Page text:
What is a 'Variable Interest Entity - VIE'

A variable interest entity (VIE), as reported by the U.S. Financial Accounting Standards Board (FASB), is an entity that an investor has a controlling interest in, but this controlling interest is not based on a majority of voting rights. VIEs are subject to consolidation under certain conditions.

A VIE has a primary beneficiary, the party that holds the majority of variable interests; if the primary beneficiary is a company, all holdings must be listed on the company's balance sheet.

BREAKING DOWN 'Variable Interest Entity - VIE'

VIEs are most common among financial institutions for use with their subprime mortgage-backed securities (MBS). VIEs can be utilized as special-purpose vehicles (SPVs) to let the firms avoid having to list the assets on their balance sheets. A variable interest entity references how a financial firm's exposure to SPVs can change, which is pivotal to whether it can be eliminated from the balance sheet. Corporations make use of a vehicle such as a VIE to provide an investment with financing without putting the entirety of the firm in jeopardy. The major issue with VIEs, similar to an issue that has arisen with SPVs in previous years, is that they are frequently a go-to method for hiding certain factors, like subprime exposure.

FASB Interpretation Number (FIN) 46

FIN 46 is the FASB's interpretation of the Accounting Research Bulletin (ARB) 51 that deals with the consolidation of variable interest entities. Federal securities laws require all publicly traded companies to report financial and operating information. Relationships with VIEs must be disclosed on the 10-K forms that these companies file. FIN 46 outlines the accounting rules that apply to such businesses.

Companies typically establish VIEs to maintain financial assets, including those that are actively involved – such as those that conduct research and development (R&D) operations – as well as entities that fill more passive roles.

Company Requirements Regarding VIEs

The FIN 46, along with the 10-K form – falling under the control of the Securities and Exchange Commission (SEC) – disclose specific requirements that corporations must follow. The rules that these documents specify include the listing of holdings on the company's balance sheet if it is the VIE's primary beneficiary. Also, if the company is the primary beneficiary, consolidation is not mandatory, but information regarding entities in which the corporation has substantial interest must be disclosed. This information includes how the entity operates, how much and what kind of financial support it receives, contractual commitments, and any losses the VIE has the potential to incur.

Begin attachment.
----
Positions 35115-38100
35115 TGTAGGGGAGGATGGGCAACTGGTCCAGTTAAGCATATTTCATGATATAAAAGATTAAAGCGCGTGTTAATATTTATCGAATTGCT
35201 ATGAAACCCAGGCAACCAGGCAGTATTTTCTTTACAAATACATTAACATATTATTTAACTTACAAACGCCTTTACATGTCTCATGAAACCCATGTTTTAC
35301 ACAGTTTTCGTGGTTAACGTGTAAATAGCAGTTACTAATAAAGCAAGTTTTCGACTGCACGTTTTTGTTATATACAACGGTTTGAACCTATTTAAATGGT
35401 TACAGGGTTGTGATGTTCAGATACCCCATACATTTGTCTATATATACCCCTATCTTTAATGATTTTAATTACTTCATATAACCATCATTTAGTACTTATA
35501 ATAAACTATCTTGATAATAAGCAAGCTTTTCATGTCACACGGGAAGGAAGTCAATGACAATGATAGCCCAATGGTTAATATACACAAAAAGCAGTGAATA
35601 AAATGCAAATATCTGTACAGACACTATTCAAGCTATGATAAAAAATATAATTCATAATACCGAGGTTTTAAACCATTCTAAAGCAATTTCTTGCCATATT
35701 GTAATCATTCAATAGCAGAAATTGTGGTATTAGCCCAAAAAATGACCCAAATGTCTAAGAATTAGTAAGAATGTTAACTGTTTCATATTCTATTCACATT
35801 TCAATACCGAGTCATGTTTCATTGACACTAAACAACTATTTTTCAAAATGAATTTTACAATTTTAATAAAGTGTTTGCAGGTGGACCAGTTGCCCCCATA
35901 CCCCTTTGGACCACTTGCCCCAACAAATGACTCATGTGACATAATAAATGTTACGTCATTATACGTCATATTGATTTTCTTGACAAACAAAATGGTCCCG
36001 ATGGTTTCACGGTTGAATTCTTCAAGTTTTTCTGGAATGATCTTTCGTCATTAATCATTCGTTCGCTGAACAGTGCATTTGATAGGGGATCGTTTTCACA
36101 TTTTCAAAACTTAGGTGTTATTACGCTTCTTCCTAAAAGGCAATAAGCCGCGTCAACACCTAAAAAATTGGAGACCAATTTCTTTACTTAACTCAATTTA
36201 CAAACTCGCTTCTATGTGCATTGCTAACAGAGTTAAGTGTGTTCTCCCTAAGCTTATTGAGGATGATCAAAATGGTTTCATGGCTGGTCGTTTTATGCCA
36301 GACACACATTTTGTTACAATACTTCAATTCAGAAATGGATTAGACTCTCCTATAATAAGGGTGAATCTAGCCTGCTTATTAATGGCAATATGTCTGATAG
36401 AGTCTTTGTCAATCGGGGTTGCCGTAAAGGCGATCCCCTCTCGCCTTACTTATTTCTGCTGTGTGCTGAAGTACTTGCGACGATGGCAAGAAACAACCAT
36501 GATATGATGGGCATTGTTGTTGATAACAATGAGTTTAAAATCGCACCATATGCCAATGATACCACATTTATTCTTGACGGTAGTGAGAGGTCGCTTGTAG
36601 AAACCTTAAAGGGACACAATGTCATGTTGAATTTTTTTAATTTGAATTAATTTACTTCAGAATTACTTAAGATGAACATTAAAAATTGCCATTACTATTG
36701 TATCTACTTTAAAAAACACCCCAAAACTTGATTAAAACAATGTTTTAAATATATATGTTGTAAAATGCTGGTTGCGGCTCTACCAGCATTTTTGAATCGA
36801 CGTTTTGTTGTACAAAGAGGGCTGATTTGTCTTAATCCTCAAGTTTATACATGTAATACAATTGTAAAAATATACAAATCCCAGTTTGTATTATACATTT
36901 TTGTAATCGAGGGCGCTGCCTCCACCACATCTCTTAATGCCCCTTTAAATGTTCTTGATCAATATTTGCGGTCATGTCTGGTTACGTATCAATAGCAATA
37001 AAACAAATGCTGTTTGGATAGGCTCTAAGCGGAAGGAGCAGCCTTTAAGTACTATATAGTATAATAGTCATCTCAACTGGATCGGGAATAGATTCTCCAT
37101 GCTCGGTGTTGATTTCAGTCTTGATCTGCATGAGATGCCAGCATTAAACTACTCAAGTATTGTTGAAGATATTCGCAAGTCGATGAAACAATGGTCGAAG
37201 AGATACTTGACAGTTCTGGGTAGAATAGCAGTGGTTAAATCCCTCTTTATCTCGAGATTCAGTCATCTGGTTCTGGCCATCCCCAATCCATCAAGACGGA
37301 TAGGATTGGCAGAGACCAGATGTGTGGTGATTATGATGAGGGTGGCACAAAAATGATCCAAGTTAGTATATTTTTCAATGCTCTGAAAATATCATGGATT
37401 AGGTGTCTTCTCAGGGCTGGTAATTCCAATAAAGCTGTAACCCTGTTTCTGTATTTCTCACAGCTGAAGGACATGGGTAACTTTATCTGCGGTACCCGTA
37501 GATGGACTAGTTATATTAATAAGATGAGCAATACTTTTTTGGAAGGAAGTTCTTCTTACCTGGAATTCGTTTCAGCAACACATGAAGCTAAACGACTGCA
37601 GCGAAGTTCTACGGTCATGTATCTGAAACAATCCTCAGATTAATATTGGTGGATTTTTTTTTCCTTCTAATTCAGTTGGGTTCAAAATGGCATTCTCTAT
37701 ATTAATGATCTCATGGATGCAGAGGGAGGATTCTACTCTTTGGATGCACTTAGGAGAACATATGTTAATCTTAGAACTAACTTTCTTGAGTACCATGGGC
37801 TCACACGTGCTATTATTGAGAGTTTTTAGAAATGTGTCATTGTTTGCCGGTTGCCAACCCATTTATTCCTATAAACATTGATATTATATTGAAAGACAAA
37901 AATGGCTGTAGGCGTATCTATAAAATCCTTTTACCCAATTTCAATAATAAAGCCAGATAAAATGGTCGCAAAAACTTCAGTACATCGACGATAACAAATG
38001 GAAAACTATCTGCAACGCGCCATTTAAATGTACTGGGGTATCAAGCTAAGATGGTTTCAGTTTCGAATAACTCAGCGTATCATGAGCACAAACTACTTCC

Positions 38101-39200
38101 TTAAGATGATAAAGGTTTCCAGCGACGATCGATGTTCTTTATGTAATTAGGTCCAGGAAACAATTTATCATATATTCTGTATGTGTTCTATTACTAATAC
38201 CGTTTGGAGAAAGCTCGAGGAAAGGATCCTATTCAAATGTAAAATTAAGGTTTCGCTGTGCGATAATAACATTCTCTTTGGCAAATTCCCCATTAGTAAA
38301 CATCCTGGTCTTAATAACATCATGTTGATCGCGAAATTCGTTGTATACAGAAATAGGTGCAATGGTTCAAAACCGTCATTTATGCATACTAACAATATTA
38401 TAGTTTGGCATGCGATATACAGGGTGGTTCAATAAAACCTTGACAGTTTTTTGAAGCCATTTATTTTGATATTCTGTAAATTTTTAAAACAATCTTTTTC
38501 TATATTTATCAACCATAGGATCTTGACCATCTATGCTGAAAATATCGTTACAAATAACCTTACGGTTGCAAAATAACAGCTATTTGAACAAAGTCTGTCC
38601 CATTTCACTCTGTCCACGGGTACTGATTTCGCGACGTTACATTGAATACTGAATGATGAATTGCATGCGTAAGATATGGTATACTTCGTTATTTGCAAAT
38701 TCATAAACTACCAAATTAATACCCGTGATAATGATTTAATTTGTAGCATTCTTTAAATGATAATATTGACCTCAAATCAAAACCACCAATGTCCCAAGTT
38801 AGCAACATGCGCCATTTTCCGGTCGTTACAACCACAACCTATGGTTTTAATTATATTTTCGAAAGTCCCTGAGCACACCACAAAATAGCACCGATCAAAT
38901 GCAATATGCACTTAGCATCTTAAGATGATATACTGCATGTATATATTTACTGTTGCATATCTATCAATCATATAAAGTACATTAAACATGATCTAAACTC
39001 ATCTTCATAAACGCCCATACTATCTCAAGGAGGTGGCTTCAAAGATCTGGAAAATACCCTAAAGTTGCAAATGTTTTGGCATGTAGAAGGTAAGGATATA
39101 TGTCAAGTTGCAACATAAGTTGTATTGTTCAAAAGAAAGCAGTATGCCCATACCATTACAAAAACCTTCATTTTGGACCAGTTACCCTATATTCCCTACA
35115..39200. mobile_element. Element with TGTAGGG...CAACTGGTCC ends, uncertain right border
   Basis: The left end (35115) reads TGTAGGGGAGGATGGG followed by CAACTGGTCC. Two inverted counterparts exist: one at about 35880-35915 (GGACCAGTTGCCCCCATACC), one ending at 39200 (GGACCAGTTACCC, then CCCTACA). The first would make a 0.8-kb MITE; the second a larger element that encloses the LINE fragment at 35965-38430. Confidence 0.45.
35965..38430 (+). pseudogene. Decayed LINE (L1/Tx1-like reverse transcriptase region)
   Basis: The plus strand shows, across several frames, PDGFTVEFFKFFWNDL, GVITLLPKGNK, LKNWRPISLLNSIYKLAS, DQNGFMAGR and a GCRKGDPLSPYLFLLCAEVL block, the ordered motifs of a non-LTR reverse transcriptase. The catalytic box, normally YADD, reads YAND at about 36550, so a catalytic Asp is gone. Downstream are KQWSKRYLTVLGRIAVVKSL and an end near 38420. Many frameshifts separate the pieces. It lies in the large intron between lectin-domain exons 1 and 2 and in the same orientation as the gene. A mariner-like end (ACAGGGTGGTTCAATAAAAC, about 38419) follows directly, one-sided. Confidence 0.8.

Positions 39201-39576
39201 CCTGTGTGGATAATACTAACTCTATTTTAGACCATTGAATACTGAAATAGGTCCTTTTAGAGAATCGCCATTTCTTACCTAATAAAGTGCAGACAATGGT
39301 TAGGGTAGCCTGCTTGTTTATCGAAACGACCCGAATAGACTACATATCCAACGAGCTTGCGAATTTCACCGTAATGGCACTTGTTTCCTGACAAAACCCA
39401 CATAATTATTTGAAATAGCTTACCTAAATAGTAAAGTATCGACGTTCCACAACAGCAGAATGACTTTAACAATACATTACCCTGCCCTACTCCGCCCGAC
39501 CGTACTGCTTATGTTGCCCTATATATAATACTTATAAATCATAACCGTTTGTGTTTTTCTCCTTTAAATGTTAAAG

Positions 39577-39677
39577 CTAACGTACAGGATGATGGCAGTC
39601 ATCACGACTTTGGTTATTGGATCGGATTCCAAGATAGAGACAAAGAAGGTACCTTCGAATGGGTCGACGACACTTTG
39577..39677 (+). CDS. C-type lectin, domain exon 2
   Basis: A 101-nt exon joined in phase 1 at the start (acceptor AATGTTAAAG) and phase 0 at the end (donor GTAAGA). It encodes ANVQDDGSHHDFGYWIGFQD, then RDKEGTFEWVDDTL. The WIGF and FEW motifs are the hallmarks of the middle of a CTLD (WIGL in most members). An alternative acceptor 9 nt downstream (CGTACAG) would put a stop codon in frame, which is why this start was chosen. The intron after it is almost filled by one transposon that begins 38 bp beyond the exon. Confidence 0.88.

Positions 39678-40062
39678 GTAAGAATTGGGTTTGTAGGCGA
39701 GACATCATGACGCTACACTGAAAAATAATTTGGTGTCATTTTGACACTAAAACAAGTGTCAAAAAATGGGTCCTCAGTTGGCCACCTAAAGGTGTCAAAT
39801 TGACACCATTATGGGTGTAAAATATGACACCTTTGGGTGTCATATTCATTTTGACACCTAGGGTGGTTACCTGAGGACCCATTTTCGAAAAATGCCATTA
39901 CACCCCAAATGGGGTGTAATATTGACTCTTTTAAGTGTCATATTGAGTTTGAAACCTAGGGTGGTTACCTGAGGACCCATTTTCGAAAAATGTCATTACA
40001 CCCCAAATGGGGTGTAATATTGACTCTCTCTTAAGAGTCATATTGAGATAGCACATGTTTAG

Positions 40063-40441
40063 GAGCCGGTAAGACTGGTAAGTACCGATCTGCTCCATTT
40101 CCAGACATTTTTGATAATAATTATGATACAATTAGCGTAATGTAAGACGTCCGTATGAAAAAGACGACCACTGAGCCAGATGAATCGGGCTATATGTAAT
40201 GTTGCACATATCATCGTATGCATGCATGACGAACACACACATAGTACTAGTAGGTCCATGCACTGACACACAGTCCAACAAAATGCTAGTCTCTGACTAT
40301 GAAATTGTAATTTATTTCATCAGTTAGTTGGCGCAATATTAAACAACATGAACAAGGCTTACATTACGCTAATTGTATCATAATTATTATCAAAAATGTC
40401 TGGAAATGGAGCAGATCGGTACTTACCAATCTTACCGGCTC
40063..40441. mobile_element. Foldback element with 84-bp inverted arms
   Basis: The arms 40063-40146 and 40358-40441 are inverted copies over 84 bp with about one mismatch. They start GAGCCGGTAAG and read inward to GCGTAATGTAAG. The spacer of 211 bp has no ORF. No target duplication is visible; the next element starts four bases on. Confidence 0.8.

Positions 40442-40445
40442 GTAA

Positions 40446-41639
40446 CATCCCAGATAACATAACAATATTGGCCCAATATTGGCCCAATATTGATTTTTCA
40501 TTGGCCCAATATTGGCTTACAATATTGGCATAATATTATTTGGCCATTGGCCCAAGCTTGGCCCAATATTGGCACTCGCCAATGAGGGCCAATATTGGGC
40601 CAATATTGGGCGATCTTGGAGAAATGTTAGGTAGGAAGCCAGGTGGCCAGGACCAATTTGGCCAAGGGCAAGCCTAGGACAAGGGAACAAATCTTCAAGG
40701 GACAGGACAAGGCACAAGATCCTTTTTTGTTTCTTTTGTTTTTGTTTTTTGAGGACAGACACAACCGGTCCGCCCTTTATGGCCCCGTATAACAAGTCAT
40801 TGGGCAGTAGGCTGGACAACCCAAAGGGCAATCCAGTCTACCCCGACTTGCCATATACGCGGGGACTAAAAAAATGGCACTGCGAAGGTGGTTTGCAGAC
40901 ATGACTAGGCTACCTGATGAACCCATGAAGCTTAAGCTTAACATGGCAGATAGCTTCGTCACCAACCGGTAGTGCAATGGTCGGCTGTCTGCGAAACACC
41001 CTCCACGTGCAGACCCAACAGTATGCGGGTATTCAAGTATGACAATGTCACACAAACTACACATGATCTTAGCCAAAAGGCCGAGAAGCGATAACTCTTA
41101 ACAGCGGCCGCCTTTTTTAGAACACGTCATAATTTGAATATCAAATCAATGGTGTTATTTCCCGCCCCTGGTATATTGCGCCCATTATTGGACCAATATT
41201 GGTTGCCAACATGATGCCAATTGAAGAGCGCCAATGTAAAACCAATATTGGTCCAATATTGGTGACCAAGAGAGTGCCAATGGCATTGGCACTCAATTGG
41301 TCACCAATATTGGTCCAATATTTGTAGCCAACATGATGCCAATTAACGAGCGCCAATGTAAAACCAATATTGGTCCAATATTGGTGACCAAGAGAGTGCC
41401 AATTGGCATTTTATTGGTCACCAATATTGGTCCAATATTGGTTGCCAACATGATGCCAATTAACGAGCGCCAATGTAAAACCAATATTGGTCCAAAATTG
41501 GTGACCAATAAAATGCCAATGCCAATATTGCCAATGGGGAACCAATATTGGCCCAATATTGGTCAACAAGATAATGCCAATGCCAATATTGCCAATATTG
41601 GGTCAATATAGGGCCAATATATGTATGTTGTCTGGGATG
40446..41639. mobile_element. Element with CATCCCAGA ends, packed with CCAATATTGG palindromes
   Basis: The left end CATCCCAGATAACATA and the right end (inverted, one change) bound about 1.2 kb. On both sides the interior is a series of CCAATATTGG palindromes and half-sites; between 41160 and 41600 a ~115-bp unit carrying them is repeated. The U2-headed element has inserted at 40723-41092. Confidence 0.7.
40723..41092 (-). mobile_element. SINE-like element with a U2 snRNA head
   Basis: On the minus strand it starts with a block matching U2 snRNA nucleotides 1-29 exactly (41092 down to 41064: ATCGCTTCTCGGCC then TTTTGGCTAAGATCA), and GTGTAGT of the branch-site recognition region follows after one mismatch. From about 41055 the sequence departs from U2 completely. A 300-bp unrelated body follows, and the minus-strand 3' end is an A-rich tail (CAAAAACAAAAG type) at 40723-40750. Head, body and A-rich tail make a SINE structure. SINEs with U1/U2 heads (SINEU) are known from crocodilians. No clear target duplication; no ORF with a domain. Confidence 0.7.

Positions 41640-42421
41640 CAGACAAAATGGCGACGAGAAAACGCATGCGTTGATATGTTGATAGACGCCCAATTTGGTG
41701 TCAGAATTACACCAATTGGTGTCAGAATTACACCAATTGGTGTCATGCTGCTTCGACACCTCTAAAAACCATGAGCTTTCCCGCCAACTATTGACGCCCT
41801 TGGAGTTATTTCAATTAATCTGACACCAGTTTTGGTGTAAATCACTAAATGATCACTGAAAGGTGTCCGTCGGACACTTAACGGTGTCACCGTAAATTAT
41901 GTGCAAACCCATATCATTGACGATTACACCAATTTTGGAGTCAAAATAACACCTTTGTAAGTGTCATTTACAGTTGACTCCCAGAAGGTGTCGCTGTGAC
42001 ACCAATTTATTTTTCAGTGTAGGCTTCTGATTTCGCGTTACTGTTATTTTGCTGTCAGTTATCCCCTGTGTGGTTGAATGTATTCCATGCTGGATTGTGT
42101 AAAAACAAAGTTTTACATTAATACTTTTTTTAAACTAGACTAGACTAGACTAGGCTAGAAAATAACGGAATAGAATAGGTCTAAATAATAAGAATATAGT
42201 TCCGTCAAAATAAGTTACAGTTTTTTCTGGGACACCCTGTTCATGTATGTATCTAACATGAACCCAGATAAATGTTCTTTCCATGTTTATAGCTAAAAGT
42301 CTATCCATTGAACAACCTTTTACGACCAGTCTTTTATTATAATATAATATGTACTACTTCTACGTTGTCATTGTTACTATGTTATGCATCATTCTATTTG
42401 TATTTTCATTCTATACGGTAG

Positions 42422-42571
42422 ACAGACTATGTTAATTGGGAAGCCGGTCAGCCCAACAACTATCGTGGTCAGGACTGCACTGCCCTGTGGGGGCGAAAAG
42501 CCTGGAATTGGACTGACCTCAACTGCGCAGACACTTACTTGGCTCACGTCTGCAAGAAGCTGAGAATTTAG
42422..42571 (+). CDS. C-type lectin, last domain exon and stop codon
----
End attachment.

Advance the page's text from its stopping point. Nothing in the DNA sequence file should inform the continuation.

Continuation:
1. Accounting Entity

    A clearly defined economics unit that is accounted for separately. ...
  2. Business Consolidation

    Business consolidation is the combination of several business ...
  3. Cestui Que Vie

    The individual who is the beneficiary of a trust or insurance ...
  4. Consolidate

    The combining of assets, liabilities and other financial items ...
  5. Domestic Corporation

    A domestic corporation is a company that conducts its affairs ...
  6. Interlocking Shareholdings

    Interlocking shareholding is a method of creating a unified business ...
Related Articles
  1. Investing

    Stock and Flow Variables Explained: A Closer Look at Apple

    The difference between stock and flow variables is an essential concept in finance and economics. We illustrate with financial statements from Apple Inc.
  2. Retirement

    Breaking Down IRA Beneficiaries: Part 1

    It's important to give serious consideration to your IRA beneficiary designations.
  3. Investing

    What's a Sensitivity Analysis?

    Sensitivity analysis is used in financial modeling to determine how one variable (the target variable) may be affected by changes in another variable (the input variable).
  4. Investing

    Accounting For Intercorporate Investments

    Understanding these investments is key to determining the value and future prospects of any business.
  5. Investing

    Mark-To-Market: Tool Or Trouble?

    Mark-to-market accounting can be a valuable practice, but all bets are off when the market fluctuates wildly.
  6. Retirement

    Why You Need to Update Retirement Account Beneficiaries

    The designation of beneficiaries in retirement accounts takes precedence over a will. Don't forget to keep them updated.
  7. Retirement

    Be Smart in Naming Beneficiaries of Your 401(k)

    Listen up: Hidden in the pesky details of filling out 401(k) forms are important tax implications. And it's a legacy to people you love.
  8. Investing

    SEC Filings: Forms You Need To Know

    The forms companies are required to file provide a clear view of their histories and progress.
Hot Definitions
  1. Financial Risk

    Financial risk is the possibility that shareholders will lose money when investing in a company if its cash flow fails to ...
  2. Enterprise Value (EV)

    Enterprise Value (EV) is a measure of a company's total value, often used as a more comprehensive alternative to equity market ...
  3. Relative Strength Index - RSI

    Relative Strength Indicator (RSI) is a technical momentum indicator that compares the magnitude of recent gains to recent ...
  4. Dividend

    A dividend is a distribution of a portion of a company's earnings, decided by the board of directors, to a class of its shareholders.
  5. Inventory Turnover

    Inventory turnover is a ratio showing how many times a company has sold and replaces inventory over a period.
  6. Watchlist

    A watchlist is list of securities being monitored for potential trading or investing opportunities.
Trading Center